TaTa has a three part rail weighbridge, so it was easy to straddle the loco over a joint between two sections, weigh the leading axle alone with centre and trailing together, then push it forward a few feet to weigh leading and centre with the trailing axle alone. This we did both with D2128 and Tom, before re-forming the three and heading back with Tom at the helm. As we expected D2128 is light at the front end with the rear axle heavy (in fact normal 03s are heavy on the rear axle by about 2 tons, we're just a bit lighter throughout) and Tom was around 15tons leading and centre and 17 on the trailing axle, which in all probability is because of the weak spring, and we will deal with in due course.
On our return we dealt with a few miscellaneous tasks until, looking for something else in the front of the van, I found the M10 grub screws! Andrew proceeded to try to fit them in the gathering gloom of a December evening, before coming to the conclusion that although the other bush had been M10, this bush needed M12!
So we returned D2128 to the shed and held a conference at the front. We need to add about a ton to increase the overall weight and to balance the loco better (it will still be a ton or so lighter than an 03). The best place for this is at the front, where it has maximum leverage to even up the axleloads. From our point of view, whilst we could squeeze some substantial ballast blocks behind the buffer beam, getting them in there and secure is a safety nightmare. Far better to add it to the outside of the buffer beam, or to be more specific, make it thicker. Thus we have begun by measuring the places on the buffer beam where every bolt, rivet or whatever comes through. Next we will print a full size version on paper to check it all lines up and eventually add some 50mm or so to the front of the loco and bolt everything back on to it. You'll hardly notice the finished result, but no doubt someone will have a winge, somewhere.
After Andrew surfaced today we took the short run to Rowsley. Santa traffic was very busy, but with the steamer away the diesels can play and we were to put Ashdown and the Drewry into the shed to continue work. But first we sorted out the missing unloader line from the ep valve up to the secondary compressor on Cheedale, before starting it up to shunt, and were much gratified when at 100psi on the gauge the needle stopped rising, and slowly but silently drifted back.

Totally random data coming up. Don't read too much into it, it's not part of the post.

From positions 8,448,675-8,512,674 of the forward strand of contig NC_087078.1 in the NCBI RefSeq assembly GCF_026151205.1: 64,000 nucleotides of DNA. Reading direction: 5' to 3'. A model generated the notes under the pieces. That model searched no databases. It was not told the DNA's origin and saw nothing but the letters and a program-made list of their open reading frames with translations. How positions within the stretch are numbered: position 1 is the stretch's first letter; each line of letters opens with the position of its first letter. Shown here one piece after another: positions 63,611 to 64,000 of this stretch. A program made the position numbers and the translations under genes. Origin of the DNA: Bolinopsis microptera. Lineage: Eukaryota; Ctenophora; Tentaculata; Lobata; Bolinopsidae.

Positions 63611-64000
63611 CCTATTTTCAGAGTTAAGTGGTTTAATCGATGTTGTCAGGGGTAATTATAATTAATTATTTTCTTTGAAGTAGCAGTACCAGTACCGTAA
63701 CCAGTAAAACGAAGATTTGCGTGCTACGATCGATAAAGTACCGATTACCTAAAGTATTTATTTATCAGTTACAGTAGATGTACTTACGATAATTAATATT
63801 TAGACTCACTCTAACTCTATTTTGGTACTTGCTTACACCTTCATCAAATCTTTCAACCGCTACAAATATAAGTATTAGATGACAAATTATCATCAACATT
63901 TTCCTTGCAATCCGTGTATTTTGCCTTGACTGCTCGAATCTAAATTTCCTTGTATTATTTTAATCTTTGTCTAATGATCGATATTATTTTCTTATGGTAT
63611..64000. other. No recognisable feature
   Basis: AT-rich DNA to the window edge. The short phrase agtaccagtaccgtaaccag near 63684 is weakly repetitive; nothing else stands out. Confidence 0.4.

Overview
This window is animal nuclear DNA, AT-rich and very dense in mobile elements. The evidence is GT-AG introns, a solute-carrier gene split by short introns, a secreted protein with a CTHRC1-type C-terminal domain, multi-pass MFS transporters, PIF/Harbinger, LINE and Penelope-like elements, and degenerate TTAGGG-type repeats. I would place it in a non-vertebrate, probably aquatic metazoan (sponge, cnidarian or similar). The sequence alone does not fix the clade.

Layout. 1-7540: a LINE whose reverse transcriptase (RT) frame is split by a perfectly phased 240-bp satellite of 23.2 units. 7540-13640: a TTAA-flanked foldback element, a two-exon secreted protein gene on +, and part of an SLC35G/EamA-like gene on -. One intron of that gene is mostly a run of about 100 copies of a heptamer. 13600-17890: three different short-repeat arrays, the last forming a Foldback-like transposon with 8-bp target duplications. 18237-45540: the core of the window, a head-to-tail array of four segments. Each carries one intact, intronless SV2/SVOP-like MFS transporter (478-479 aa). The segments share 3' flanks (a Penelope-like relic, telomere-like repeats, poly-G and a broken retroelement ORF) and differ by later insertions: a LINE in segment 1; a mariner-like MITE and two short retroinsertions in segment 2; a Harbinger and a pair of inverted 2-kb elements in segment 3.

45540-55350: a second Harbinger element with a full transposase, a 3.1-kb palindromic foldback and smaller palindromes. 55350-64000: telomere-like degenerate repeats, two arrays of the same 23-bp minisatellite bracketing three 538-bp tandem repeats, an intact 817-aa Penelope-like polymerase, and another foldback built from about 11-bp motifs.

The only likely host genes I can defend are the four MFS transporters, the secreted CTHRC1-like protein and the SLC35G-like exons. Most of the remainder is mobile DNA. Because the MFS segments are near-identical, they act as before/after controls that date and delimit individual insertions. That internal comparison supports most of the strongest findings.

While Andrew continued sorting out pipework on the Dizzy, I set up the grinder, checked my marks from last week and started cutting out the side of Ashdown's cab. Part way through the afternoon we were joined by Toby, one of the regulars from Scunthorpe, come to see what else Andrew owns, and regular visitor Andy Hurrell who dropped off some drawings. My Andrew had a bit of a battle with the pipework, at one point hitting himself in the face with a spanner, and in the instinctive reaction of moving his head back, colliding with the sandbox behind. His opinion of the quality of the fitters I once employed has gone down a point or two.
Taking a break he held the window up in position until it fitted, and then I drilled through and bolted it to the cab side. We had hoped to weld the little corner pieces in to the apertures to finish the job on both sides, but there was insufficient time before the kettle was due back and I had to add the customary gaffer tape into the corners for the present.
After we'd put the locos back, we carried the last 3 Matterson brake units up to the back of the shed where the Mattersons reside (I'd collected them on Friday) and fixed the new fan for Libby to its hub ready to be re-attached to the fan drive.
This week Andrew has a day off, so we have an additional day of work scheduled but he is away for the weekend and I might have time to myself. Or I might be drawing up steelwork. Or celebrating my promotion to Principal Contractor.